Craig Blessing: After notably underperforming other global markets, do you think there’s value in China yet, and if so, where?  What do you think the new market leadership is going to be going forward, and will they be the old leaders or new ones?

Rocky Wang: Craig, you know me.  I’m always unwilling to make a market call on specific countries, particularly, you know, what could be GDP next year is.  You know, that’s not a priority here at Thornburg.  Portfolio manager always have pride in terms of buying right stock regardless what is GDP for that country.  However, you know what, I do identifying opportunity from here.  First, I think it’s coming from internet sector.  They are so unloved but, you know, some companies still had very strong fundamental, very solid business model, very high quality fundamental framework, and I think that probably we’ll see some nice re-rating opportunity in that space.  Second opportunity I identify related to I would say green energy along the supply chain.  For example, the solar panel makers or wind farm operator in that country.  I think total address for market or we call TAM, for those, industry is huge and long and there will be multiple years opportunity and here I’m firmly believe China will probably become the leading green energy equipment maker in the world with very competitive pricing and skill.

Craig: Speaking of ESG, the environment has been all over the news lately and ESG has been a very popular investment theme this year as we all know. China isn’t a country that many people thing of when they’re looking for ESG investments. Rocky, how ESG is China?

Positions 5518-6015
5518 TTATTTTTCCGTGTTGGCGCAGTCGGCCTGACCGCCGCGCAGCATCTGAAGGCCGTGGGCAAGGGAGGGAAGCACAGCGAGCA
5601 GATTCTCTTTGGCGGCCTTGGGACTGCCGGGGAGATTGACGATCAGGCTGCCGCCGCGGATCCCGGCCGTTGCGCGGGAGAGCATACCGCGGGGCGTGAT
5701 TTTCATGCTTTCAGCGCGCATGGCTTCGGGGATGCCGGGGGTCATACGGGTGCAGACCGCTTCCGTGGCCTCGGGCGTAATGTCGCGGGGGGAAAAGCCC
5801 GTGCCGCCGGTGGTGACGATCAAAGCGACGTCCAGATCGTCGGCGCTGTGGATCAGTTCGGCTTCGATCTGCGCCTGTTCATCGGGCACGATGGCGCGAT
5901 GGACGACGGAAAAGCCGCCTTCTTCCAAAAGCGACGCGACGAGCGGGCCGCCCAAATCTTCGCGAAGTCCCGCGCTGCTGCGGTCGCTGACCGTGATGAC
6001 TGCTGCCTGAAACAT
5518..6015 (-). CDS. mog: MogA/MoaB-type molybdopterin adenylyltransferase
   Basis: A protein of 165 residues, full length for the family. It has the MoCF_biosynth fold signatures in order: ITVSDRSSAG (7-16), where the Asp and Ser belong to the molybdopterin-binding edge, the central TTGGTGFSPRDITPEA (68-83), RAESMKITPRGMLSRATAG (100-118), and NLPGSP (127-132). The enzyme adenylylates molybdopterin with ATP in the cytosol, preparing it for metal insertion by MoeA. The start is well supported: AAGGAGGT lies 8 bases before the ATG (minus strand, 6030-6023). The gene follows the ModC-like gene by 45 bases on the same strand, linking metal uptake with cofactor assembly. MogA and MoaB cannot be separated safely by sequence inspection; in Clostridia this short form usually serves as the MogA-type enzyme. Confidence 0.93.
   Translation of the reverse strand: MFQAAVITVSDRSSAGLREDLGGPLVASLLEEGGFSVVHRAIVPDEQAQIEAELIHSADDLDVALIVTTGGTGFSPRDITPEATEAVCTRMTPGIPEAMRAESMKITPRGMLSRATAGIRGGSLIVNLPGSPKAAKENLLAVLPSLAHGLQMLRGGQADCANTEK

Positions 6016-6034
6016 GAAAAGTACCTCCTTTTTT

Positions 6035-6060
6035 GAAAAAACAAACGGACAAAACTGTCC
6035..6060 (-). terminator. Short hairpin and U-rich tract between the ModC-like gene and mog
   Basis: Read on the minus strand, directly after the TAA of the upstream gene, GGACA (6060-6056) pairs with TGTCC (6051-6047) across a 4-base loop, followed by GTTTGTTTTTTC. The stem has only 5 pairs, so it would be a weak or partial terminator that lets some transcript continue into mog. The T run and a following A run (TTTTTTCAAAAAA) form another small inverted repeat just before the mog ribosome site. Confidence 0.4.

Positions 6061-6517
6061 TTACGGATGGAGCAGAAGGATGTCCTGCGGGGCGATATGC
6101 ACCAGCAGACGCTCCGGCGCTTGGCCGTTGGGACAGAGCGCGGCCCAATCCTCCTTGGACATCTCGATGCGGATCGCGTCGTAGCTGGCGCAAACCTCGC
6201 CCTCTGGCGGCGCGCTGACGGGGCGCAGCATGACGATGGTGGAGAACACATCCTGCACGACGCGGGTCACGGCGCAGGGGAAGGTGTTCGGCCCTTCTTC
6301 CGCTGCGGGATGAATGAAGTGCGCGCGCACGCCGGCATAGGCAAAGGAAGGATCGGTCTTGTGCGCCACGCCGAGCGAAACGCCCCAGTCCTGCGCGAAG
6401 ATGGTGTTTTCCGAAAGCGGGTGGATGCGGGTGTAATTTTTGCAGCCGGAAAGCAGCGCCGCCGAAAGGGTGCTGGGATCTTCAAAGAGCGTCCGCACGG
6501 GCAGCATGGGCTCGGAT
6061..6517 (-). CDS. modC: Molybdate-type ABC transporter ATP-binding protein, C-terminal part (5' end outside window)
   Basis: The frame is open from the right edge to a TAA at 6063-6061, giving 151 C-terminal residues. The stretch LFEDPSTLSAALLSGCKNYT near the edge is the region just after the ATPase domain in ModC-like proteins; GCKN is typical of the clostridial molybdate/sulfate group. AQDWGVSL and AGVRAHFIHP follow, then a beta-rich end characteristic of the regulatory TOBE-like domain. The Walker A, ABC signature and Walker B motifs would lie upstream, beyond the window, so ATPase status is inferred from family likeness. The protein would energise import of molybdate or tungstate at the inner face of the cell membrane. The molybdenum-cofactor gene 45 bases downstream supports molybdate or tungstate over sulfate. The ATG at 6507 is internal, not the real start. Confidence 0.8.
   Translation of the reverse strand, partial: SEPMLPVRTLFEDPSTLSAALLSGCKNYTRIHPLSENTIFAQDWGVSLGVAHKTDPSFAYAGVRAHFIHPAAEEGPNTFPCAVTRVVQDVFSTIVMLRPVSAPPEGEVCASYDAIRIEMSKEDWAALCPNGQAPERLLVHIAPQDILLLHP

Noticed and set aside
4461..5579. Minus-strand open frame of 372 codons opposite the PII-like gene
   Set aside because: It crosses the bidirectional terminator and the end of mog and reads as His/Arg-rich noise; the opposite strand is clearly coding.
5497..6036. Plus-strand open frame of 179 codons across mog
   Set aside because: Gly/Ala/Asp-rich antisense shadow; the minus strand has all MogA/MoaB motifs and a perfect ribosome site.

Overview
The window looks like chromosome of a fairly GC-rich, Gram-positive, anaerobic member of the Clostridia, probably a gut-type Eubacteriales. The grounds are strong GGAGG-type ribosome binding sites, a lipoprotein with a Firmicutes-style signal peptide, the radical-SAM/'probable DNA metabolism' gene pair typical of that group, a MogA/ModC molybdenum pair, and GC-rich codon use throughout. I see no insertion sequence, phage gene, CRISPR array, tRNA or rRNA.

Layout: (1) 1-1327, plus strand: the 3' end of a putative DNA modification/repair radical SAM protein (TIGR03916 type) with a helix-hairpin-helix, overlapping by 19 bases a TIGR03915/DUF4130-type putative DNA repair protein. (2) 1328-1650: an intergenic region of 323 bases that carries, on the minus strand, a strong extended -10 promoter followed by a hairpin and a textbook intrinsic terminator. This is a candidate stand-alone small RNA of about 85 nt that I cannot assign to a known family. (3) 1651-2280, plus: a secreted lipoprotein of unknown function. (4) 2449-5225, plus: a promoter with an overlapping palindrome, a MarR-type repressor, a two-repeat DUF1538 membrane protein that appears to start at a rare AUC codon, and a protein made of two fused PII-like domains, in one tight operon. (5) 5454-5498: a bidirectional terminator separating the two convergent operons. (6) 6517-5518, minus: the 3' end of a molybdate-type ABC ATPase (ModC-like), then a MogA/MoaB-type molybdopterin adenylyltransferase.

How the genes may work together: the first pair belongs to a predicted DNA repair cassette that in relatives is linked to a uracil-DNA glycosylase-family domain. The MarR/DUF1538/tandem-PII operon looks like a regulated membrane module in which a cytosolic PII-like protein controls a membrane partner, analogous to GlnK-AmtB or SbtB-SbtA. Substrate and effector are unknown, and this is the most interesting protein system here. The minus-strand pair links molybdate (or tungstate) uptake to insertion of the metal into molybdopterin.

Rocky: That’s very, very interesting topic.  Is quite a fresh learning for me for during this trip, so this time really give me firsthand observation on the ground.  The air quality in Shanghai is way better than many years ago.  Watching the EV car penetration on the street is way higher than ever. You know, I take taxis, but I would say more than 50 percent taxi I take is all green energy driven either coming from the hybrid or is purely 100 percent electricity.  Close to 30 percent new car sales figures already coming from EV cars.  That number is around 10 percent for Europe but very low single digits in the US.  So China definitely make a lot of progress in terms of EV car penetration. That’s why I identify China has great opportunity from investor perspective in ESG Before the trip, I admit I’m thinking China just was halfhearted on its carbon emission goal, but after trip I definitely change my mind.  I think Chinese government, all their politician, are actually very serious and very committed to this. It’s not just they realize air pollution have long term, liability cause to the country or to its citizens’ health, welfare, but actually probably realize actually it’s great business.  It’s great, fantastic, huge industry.  I think had tremendous opportunity keep their growth sustainable from here and also give them so-called opportunity to claim they are the leader in this next generation industrialization related to energy transition.  So I would say day by day what we see in this country is investors are increasingly embracing ESG or environmental awareness